“I just called the governor and I congratulated him,” Perdue said. “I am fully supporting Brian Kemp.”
After being the subject of the most intense, sustained hellfire former president Donald Trump has to deliver — Kemp still found a way to appeal to enough Donald Trump supporters to breeze to a primary win in a state where he needs them all.
Through a combination of substance, strategy, and self-control, Kemp may have hacked open a path that others can follow.
Let’s take the last piece of Kemp’s playbook first, self-control, because no matter what Trump said about the governor after Kemp refused to help overturn the 2020 Georgia election results, Kemp never fired back at Trump.
Could you sit on your hands when someone called you a “loser,” in front of tens of thousands of people, as Trump said about Kemp? Or a “disaster,” a “RINO,” weak, and the worst governor in America?
How about when Trump tried to entice Doug Collins, and later appealed to Perdue, to run a primary against Kemp? Or said Stacey Abrams would make a better governor than he does?
In Republican circles, those are low blows. But in response, all the former president got was crickets from Kemp-world, which only made him more furious.
But there was a strategy behind Kemp’s silence. By never saying a sideways word about Trump, he also never insulted Trump voters. They would have taken any insult against him as an insult to them all. But Kemp never gave them one.
The second leg of the stool for Kemp, beyond the self-control where Trump is concerned, has been a heavy dose of substance.
Kemp used the levers of the power at the state Capitol to dole out goodies to voters across the political spectrum, most especially in this election year.
The first basket went to the conservative Trump base — an election overhaul so broad that Major League Baseball packed up the All-Star game and sent it to Colorado.
And for the gun crowd, a bill to save them the hassle, and background check, that used to be required every five years to carry a gun. A license to carry is no longer required in Georgia.
And for the Right-To-Lifers, Kemp signed the state’s 6-week abortion ban.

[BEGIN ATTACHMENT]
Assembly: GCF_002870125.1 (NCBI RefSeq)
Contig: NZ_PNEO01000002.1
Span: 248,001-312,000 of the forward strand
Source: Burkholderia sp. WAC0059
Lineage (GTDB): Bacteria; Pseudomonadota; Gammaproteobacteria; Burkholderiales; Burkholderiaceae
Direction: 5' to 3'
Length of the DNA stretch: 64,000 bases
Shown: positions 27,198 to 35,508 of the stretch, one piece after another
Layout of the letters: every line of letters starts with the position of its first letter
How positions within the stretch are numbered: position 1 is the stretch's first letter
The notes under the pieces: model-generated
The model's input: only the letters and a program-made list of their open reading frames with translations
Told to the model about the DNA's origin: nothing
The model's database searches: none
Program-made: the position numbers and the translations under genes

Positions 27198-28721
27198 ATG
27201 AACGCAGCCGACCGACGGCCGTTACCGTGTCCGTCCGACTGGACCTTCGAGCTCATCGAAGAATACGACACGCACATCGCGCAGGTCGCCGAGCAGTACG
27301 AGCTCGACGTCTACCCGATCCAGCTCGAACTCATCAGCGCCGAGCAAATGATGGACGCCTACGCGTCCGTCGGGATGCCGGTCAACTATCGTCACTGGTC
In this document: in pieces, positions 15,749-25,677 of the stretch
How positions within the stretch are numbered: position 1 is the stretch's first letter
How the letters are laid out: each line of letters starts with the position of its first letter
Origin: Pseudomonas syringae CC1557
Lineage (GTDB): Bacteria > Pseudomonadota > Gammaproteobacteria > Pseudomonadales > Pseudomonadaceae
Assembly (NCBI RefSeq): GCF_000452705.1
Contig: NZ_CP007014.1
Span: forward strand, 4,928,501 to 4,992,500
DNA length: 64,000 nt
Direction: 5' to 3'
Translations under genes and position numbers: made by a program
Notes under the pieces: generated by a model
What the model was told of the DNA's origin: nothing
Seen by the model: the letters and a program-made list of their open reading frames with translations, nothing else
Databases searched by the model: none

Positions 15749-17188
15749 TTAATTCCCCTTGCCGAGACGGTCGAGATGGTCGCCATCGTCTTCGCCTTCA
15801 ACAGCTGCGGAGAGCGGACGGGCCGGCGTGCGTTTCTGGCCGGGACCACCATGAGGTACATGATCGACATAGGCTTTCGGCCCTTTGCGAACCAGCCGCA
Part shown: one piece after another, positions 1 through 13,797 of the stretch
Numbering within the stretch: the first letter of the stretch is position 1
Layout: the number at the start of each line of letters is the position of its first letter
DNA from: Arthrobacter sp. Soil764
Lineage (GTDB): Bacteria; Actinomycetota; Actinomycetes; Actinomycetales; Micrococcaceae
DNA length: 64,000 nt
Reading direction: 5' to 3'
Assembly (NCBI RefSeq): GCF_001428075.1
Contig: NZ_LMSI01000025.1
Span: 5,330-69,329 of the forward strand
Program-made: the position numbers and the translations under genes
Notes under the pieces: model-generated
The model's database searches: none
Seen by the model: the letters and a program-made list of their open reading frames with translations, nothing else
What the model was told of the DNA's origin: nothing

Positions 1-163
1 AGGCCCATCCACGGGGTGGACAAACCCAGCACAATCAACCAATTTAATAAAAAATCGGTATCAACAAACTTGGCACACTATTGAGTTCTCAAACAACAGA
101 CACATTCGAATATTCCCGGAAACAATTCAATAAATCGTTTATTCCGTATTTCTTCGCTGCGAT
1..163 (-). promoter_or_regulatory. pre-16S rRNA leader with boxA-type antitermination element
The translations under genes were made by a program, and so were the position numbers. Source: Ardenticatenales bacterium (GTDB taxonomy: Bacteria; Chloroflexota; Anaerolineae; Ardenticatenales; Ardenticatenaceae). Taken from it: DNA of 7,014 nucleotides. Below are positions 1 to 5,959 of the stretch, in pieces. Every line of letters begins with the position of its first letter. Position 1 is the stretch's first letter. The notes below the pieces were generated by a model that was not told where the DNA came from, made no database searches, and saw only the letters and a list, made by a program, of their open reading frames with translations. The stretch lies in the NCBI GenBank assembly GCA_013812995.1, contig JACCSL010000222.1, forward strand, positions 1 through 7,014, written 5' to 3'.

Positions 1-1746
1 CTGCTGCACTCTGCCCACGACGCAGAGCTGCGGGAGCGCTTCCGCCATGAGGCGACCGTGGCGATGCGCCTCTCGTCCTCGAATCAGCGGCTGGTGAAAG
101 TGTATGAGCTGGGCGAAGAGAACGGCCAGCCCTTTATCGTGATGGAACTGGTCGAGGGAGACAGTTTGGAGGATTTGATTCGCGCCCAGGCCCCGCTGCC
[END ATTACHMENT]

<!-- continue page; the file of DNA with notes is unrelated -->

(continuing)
With a record so conservative, there really was nowhere for Perdue to take his campaign past election conspiracies.
The final ingredient for Kemp has been a two-steps ahead strategy. While they pushed a message conservative enough to keep Ralph Reed coming back for more, Kemp and his team have always been looking to November, too.
Along with the still-bleeding red meat, Kemp also signed an across-the-board tax cut that GOP leadership pushed, but the governor will get credit for anyway.
He also promised a $5,000 raise for every teacher in the state and delivered it, along with a pay hike for every state employee, including lots of Democrats, and a gas tax holiday that lasts just until after Primary Day.
With another election possibly on his horizon, talks are already underway to extend the gas tax suspension even longer.
For the 40 days after the Legislature wrapped up for the year, Kemp had bill-signing ceremonies stacked on his schedule like planes on a runway around the state.
The test for Kemp now resets entirely with Stacey Abrams and Democrats waiting for him in November.
Not only did this group of Democrats seed the state for the party’s wins in Georgia over the last two years, they’ve embraced a progressive message as the state has grown larger and even more diverse. Georgia has added 400,000 residents since Abrams lost in 2018 by 55,000 votes —with many of them the young, diverse voters most likely to be receptive to a progressive agenda this time around.
Add to that the wildcard of abortion rights, suddenly on the table for the first time in the lives of an entire generation of Georgia women, and gun safety after the latest tragic school shooting, and you’ve got a state where political control truly feels like it’s up for grabs.
One question we won’t be able to answer until November is whether the hard-core Trump voters, the Stop-the-Stealers who are still so furious with Kemp they voted against him Tuesday, would come back out in November.
Th news was good enough at a “Bikers for Trump” event last week where Perdue took the stage after Rep. Marjorie Taylor Greene.
These were not Kemp’s people. But would they vote for him in November? Every person I asked gave me the same answer.
“I’ll vote for anyone against Stacey Abrams.”
But it was a different story Tuesday night after Perdue conceded, but some of his supporters were not nearly so ready to give up the fight.
”Let’s just say I don’t think this was a fair election,” said Rich Thompson. “We’ve been down this road before.”
Deborah Liev, a Cobb County Trump supporter, predicted Kemp’s victory will now ensure a Democratic victory in November.
”I’ll tell you right now, the Trumpsters, the hard core Trumpsters, will not vote for Kemp.”
Kemp clearly has work left to do before November. But the fact that he made it to play for the jump ball against Abrams after being targeted by Trump is its own kind of story — and it’s one Republicans around the country should, and will, pay attention to.